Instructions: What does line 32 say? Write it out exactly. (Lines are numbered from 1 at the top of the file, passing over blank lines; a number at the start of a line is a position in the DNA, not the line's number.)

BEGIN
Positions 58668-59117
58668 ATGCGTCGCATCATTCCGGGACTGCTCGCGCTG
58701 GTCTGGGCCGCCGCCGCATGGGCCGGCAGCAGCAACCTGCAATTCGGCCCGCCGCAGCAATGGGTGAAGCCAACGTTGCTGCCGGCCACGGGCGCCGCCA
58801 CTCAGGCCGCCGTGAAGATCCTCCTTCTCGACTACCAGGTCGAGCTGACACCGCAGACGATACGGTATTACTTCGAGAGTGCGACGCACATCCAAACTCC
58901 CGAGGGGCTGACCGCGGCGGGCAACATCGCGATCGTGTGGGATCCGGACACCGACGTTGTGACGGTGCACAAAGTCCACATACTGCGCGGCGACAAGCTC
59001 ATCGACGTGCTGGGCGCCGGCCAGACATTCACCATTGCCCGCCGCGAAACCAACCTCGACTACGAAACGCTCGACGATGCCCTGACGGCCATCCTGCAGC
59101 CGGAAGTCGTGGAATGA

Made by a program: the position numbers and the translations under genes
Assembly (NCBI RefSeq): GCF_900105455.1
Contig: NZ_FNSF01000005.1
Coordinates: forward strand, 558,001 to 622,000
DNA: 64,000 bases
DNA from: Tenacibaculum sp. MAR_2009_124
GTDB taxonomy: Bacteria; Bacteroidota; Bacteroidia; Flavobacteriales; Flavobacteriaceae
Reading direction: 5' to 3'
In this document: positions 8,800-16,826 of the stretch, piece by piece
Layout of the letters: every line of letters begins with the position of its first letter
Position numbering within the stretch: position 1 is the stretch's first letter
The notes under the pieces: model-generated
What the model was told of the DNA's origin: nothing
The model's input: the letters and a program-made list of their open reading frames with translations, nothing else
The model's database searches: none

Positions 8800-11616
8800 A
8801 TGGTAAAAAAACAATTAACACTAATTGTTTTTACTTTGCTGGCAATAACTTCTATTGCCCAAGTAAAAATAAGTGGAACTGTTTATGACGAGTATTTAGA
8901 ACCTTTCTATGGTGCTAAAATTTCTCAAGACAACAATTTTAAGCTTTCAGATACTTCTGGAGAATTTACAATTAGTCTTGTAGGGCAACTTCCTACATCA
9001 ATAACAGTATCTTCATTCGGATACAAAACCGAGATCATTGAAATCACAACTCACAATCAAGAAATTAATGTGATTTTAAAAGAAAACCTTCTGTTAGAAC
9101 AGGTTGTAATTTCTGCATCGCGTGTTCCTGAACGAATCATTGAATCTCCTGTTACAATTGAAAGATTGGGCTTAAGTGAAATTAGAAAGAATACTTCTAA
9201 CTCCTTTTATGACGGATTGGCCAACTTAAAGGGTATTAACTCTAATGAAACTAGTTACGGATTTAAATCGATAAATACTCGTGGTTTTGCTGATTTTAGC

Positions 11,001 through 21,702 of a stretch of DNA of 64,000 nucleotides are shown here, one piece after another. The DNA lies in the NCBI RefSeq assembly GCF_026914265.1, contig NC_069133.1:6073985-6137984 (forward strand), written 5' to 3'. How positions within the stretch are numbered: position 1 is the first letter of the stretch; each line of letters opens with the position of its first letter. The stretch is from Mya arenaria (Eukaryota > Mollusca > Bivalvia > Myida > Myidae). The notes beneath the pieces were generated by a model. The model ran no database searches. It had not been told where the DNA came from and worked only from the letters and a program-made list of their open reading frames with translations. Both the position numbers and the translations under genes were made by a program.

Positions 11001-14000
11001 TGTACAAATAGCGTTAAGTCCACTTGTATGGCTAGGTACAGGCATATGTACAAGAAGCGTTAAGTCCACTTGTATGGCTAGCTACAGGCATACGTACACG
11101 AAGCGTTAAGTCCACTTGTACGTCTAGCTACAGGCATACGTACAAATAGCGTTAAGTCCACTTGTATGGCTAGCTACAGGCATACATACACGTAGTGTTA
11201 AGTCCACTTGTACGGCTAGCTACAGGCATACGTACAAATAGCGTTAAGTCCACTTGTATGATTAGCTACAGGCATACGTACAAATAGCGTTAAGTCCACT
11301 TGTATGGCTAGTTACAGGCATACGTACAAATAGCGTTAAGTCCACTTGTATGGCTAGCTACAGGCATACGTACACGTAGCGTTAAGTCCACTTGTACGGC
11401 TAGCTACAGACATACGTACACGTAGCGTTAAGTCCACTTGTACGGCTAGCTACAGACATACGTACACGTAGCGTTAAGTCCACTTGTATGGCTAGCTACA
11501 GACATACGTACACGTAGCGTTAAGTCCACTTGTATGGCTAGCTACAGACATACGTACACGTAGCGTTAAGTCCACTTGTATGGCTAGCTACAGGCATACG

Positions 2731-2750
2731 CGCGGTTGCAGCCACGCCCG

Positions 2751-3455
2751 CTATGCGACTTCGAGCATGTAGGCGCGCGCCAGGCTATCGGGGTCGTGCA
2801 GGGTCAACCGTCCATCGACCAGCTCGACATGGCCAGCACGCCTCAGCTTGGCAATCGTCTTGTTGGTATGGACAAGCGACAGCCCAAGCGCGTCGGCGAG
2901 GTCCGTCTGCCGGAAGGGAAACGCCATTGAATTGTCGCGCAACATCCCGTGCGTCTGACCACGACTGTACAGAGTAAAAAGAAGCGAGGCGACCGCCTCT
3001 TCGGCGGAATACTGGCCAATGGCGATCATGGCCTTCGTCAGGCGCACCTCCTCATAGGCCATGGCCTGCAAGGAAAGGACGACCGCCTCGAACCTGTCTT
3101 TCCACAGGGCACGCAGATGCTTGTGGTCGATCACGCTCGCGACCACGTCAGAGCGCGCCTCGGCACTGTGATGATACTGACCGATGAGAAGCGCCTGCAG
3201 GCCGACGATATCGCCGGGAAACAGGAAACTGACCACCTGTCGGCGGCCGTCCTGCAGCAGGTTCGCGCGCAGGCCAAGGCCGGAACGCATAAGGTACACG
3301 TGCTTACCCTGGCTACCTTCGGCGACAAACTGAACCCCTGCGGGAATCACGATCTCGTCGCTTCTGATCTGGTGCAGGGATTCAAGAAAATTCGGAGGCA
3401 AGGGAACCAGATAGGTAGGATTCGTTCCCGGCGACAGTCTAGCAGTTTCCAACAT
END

11001 TGTACAAATAGCGTTAAGTCCACTTGTATGGCTAGGTACAGGCATATGTACAAGAAGCGTTAAGTCCACTTGTATGGCTAGCTACAGGCATACGTACACG